PAT KEANE: Turf Club clearly has lessons to learn from Volume farce

CLOSE CALL: Volume (left) goes down narrowly in the Oaks at the Curragh  having had to be re-shod.

The Irish Oaks at the Curragh last Saturday, or at least the delay in getting the race away, was a bit of a farce.

Matt Chapman, on ATR, is given to saying “we love our Irish racing” and yes we do.

But, by the time the horses had left the gate for the Oaks, a full 21 minutes after the off time, we had almost lost the will to live.

God only knows what the mandarins in RTÉ made of it all. They continue to cover racing as best they can on terrestrial television, knowing full well that, when it comes to viewers, this is a sport that is a fair way down the pecking order.

We know Luca Cumani’s Volume was wearing shoes that were illegal in Ireland and, if she had won, would have been disqualified.

At least the eagle eye that spotted the offenders might well have saved an even more embarrassing situation because Volume was only beaten two necks into third place.

There are plenty who believe the stewards should have prevented Volume from running, thus giving far more consideration to the other runners in the race.

It was certainly a difficult one for the stewards on the day, because they had been handed a scenario that was essentially unprecedented.

I gather there was a limit, time-wise, on efforts to re-shod Volume and have her conform to the law that governs racing in this country. Apparently, she was within a minute of being withdrawn by the stewards.

Anyway, while Volume was off getting more suitable gear, the other nine runners in the Oaks were subjected to a lengthy wait that certainly did some of them no good at all.

So, admittedly in retrospect, would it not have been better to order the withdrawal of Volume for the greater good?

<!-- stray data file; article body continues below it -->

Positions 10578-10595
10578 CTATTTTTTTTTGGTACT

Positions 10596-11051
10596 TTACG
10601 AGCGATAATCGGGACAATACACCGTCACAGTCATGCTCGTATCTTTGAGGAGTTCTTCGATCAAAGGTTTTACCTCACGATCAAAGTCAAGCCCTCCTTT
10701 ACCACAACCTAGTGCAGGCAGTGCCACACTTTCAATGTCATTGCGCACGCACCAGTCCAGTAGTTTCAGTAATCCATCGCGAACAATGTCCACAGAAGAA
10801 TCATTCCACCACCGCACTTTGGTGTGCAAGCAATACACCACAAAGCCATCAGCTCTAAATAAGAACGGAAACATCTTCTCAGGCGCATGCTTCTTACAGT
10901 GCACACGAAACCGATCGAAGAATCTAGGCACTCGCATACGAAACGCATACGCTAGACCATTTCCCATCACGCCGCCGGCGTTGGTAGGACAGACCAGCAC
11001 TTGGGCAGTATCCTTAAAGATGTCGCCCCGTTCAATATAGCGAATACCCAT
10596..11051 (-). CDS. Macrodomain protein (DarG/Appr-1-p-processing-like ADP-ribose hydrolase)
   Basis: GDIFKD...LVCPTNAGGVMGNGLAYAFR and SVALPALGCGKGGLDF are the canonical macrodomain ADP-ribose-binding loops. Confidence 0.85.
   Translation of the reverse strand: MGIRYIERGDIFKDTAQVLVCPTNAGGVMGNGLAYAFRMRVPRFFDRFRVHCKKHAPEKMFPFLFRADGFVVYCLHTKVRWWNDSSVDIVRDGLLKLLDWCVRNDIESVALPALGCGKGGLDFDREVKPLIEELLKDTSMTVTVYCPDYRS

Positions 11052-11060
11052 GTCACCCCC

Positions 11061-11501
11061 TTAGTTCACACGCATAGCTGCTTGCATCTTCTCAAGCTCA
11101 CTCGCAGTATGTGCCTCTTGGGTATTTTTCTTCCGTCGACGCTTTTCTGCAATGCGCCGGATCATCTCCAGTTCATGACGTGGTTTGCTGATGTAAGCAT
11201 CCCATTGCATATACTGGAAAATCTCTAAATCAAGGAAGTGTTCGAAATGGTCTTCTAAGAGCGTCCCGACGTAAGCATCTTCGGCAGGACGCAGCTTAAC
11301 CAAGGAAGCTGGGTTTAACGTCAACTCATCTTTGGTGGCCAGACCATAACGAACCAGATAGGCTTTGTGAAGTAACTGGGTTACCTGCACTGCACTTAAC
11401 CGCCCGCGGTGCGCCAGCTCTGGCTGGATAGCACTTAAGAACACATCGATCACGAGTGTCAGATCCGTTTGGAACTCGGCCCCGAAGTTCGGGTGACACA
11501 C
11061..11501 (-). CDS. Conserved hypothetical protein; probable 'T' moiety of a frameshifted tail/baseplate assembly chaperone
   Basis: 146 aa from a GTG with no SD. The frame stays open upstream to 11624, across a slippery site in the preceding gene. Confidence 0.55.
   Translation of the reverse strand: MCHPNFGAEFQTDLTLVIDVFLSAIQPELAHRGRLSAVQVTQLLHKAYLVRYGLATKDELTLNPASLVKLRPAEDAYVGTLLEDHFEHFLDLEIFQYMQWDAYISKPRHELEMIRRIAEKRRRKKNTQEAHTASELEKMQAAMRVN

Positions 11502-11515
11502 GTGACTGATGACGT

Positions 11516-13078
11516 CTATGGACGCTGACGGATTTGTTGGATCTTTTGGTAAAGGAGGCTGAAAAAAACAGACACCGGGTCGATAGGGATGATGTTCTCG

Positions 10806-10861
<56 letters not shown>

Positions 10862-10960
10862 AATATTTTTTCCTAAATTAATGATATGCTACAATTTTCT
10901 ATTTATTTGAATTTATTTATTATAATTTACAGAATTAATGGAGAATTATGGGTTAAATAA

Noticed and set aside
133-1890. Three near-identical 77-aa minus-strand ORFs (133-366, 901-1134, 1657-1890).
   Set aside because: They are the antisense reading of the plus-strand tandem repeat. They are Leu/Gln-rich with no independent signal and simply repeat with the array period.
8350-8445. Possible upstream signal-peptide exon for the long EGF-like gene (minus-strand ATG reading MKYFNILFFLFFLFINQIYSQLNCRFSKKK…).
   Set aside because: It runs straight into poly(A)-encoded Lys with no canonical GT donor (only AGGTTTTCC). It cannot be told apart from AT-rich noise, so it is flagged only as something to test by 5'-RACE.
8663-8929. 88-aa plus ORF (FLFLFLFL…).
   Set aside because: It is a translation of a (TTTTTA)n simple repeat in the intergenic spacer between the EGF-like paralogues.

Watching what was going on you wondered just who was in charge of the situation? Indeed, you almost expected Cinderella and the ugly sisters to appear at any moment!

There are clearly lessons to be learned by the Turf Club from this episode and I doubt we will ever see anything like it happening again.

Aidan O'Brien’s Tapestry was surely the biggest sufferer, getting rather wound up, hot and bothered and on her toes.

That she was able to run such a massive race, beaten a neck into second by Bracelet, was just extraordinary.

On top of that, she stumbled badly on leaving the stalls and reportedly went through the contest with a slipped saddle.

Had to smile this week at the British press lauding the connections of Taghrooda for swerving the Irish Oaks and instead aiming the Epsom Oaks heroine at today's King George at Ascot.

In other circumstances, the same people would have been tearing John Gosden and Sheikh Hamdan asunder.

Betting ante-post is for the birds as far as I'm concerned, but not everyone thinks like that.

Here’s one who will never have an ante-post wager, except maybe for Cheltenham and only when the firms guarantee money back should your horse not run.

The simple facts are that Taghrooda, listening to everything John Gosden said, was heading for the Curragh.

There was absolutely no indication whatsoever that she was likely to be re-routed to the King George.

Punters behaved accordingly and one press room colleague had what he describes as a “good bet” on her for the Irish Oaks.

Then at declaration on the Thursday morning, two days before the race, there was, amazingly, no sign of her. And the horrible truth dawned on those, and there were plenty, that they had done their dough. You were entitled to feel almost a victim of the three-card trick.

But sections of the British press thought such behaviour was fine. Well, it wasn't and ante-post racing in this country is just as important as it is across the water.

As a fan of Ger Lyons, both the trainer and the man given to calling a spade a spade, I found his interview with Daragh O’Conchuir in last Saturday's Irish Field simply fascinating.

There were one or two parts of it that really are more than worth repeating and provided music to the ears of this observer.

As someone who simply despises being told where you can and cannot go on the way into the races, and on the racecourse itself, this is what Lyons had to say on the subject.

“Ireland is known for it’s welcome, don’t lose that. You get one chance to make a good impression.

“Don't be so aggressive, get rid of the high-vis jackets, get rid of the shaven-headed guys with earpieces, it’s like getting into a nightclub and that’s not what we should be presenting. It doesn’t reflect the type of clientele we have.”

And, on Roger Varian’s decision to withdraw Kingston Hill from the Irish Derby, Lyons refused to go down the well-worn politically correct road.

Said Lyons: “I, on more than one occasion, defended Roger Varian for not running Kingston Hill (at the Curragh) because of the ground.

“Then he goes and runs the horse on very firm ground in the Eclipse at Sandown. That annoyed me, that was wrong.”

What a breath of fresh air Lyons is.


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